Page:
Skip to content

A COVID-19 update:

Velocity's action

Emagin Clean Technologies: Hard truths of being a startup in a traditional industry

Velocity Founders Story | December 10, 2019

When startup founders meet with the Velocity Director or Business Advisors in a boardroom, they are usually quizzed on how far away they are from previously established targets. Sales goals. Fundraising goals. While not all moments are tense (some startups do exceed their targets often!), they do produce uncomfortable moments, as founders are inevitably being pushed outside of their comfort zone.

Last Friday afternoon was different. When Emagin co-founders Thouheed Abdul Gaffoor and Mohamad Vedut sat down with Velocity’s Director of Startups Jay Shah in a boardroom, it was elation all around. “Are you happy with the deal?” Shah quizzed. Gaffoor and Vedut smiled and responded together, “we are happy.” Their smiles communicated a sense of self-assurance, as one would expect of founders who successfully scaled and sold their startup within 3 years.

Rejection as the end of the beginning 

Emagin began as a project when Gaffoor was working on his master’s thesis as a civil engineering student at the University of Waterloo. He also credited his past co-op work experience to the creation of Emagin as it helped him to understand how utilities were grappling with water challenges and preparing for climate change. However, what set the pace and tone for Emagin was actually a rejection in the very beginning.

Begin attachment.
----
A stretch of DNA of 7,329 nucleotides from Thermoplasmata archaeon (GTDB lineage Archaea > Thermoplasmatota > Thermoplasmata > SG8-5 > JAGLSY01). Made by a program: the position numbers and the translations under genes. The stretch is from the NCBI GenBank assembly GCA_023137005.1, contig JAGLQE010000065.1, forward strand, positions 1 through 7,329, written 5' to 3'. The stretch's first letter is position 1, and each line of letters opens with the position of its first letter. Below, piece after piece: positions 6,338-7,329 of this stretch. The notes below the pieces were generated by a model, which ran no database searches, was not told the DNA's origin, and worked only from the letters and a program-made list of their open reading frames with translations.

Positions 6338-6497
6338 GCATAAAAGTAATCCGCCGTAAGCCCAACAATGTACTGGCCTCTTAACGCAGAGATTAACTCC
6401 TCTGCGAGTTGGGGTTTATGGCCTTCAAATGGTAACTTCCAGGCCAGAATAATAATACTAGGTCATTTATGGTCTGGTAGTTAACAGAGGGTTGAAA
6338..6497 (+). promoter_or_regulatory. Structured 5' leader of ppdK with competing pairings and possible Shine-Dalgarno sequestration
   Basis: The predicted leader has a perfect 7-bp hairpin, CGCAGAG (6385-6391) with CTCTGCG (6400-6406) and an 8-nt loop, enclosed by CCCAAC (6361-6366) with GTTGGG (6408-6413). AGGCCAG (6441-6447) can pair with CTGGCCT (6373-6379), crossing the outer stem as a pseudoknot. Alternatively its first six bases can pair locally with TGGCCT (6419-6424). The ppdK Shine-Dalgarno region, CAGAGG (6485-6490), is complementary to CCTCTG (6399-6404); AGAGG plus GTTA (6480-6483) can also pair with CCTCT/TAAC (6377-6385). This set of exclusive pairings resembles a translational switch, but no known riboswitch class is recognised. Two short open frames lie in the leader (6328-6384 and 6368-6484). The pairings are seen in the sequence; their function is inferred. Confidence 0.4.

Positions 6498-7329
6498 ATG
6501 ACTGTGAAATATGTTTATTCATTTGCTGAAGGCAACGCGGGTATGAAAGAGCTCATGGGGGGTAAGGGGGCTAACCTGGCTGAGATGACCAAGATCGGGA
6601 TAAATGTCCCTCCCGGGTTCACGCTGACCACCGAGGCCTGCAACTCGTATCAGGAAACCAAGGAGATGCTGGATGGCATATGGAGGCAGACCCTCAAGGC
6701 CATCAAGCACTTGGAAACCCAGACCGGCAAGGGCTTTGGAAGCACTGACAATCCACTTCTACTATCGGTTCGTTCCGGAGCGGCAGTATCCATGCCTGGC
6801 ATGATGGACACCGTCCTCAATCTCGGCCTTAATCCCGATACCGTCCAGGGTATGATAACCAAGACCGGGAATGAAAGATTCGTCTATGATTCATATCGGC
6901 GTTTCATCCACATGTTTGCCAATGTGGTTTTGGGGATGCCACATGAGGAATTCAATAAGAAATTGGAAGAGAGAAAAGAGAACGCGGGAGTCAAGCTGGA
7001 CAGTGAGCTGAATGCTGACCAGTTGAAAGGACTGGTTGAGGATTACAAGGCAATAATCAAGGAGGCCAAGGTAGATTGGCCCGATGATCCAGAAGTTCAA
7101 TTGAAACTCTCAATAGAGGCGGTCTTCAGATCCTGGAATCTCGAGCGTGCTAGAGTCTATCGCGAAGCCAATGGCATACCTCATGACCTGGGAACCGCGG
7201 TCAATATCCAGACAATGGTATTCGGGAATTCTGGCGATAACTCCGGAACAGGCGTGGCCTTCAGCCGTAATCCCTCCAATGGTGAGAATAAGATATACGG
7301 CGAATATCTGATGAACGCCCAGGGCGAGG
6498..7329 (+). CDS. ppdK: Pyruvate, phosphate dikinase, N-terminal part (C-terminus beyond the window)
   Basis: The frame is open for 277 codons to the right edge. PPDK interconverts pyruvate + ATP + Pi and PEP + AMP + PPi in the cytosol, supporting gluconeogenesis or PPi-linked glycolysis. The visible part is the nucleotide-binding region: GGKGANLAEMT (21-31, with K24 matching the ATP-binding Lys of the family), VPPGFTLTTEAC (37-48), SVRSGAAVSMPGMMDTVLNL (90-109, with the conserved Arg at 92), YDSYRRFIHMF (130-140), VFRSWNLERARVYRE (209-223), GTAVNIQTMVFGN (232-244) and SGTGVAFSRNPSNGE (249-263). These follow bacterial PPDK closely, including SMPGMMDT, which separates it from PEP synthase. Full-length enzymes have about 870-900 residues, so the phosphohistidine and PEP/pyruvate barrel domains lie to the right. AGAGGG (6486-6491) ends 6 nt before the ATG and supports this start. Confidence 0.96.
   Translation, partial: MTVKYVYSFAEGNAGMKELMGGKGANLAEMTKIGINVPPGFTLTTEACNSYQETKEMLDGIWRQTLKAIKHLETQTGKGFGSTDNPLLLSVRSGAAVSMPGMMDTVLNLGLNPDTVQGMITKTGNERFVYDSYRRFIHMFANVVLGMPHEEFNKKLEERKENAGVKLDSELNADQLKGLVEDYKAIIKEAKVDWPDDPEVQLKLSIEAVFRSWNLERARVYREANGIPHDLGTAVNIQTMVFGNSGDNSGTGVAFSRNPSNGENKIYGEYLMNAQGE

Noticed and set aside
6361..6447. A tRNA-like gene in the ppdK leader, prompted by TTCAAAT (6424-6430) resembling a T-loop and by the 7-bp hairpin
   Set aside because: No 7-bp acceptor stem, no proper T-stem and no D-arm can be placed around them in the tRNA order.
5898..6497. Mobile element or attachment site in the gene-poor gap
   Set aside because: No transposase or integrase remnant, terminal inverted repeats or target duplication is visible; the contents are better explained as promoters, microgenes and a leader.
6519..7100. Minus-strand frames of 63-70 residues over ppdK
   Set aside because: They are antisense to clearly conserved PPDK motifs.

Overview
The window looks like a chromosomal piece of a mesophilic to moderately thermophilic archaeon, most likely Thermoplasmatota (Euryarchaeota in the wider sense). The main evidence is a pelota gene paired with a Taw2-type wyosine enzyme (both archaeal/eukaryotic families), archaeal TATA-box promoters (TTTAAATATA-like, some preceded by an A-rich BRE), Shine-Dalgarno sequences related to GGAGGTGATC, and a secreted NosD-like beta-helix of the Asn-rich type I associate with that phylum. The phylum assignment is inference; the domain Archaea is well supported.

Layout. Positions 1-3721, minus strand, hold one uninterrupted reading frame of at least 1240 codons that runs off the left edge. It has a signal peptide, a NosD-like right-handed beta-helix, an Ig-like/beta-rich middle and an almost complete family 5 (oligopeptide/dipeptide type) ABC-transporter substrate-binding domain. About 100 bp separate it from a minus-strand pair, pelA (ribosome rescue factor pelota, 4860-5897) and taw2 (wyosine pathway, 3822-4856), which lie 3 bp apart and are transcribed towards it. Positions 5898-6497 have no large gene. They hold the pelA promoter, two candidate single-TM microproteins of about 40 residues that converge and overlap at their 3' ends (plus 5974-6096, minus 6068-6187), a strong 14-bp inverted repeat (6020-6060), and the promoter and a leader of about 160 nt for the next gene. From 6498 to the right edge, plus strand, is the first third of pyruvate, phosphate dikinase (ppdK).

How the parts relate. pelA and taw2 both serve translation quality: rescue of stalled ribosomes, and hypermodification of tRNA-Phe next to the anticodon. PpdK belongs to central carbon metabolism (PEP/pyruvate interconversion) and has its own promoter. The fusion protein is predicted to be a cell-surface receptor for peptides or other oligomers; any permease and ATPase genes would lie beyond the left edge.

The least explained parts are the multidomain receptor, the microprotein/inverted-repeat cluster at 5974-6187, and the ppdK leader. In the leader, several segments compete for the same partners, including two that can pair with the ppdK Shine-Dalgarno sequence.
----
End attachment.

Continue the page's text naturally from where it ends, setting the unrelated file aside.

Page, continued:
“A lot of people didn’t know this, but we were first rejected by Velocity,” recalled Vedut. “We were just your stereotypical engineers. We assumed people would immediately understand the value of what we’re working on.” 

Velocity eventually accepted the Emagin team in 2016, and both Gaffoor and Vedut knew that they had to be relentless in order to transform themselves from “stereotypical engineers” to successful founders. To them, the most important first step was crafting a compelling value proposition. When the work was complete, Emagin had transformed from a project to an artificial intelligence startup that provides water utilities with an operational platform to help them better optimize, understand, and look at predictions of how their system will behave in the future.

Emagin’s winning streak

All told, 2017 was a pivotal year for Emagin. Armed with clarity of how the startup can add value to its customers (i.e., water utilities), the founders began seeking pathways to accelerate. They hit two major milestones in early 2017. First, Emagin was selected as one of the 12 companies from 180 applicants worldwide to participate in San Francisco-based Imagine H2O’s 8th Annual Accelerator program. The program provided Emagin with significant advantages in terms of industry exposure and connections to potential customers worldwide. Second, Emagin competed in the Winter 2017 edition of Velocity Fund Finals and won.

Emagin’s Thouheed Abdul Gaffoor pitching and winning at the Winter 2017 Velocity Fund Finals

The early wins generated significant momentum for Emagin. The startup was able to quickly enhance their marketing and secured pilot projects with municipalities and industrial facilities across North America.

They never forgot about the sweat equity and all-nighters they invested into the company to ensure its success. By mid-2017, Emagin had secured almost $1 million in private equity seed funding from one of the largest global venture capital firms. 

Emagin’s customer obsession & first customer

While Emagin built its AI platform, HARVI, in an iterative fashion much like many successful modern SaaS companies, it was all based on feedback from water utilities. Business development, in particular, also required a customer-centric approach. “It’s about domain expertise. In all sectors, but especially in specialized ones like water, it’s very difficult to sell a product to businesses in that area if you don’t have the knowledge and expertise in that area yourself,” remarked Vedut. “Of course, we did not just sell to our customers. We consistently demonstrated how well we understood them. They were very ‘wowed’.”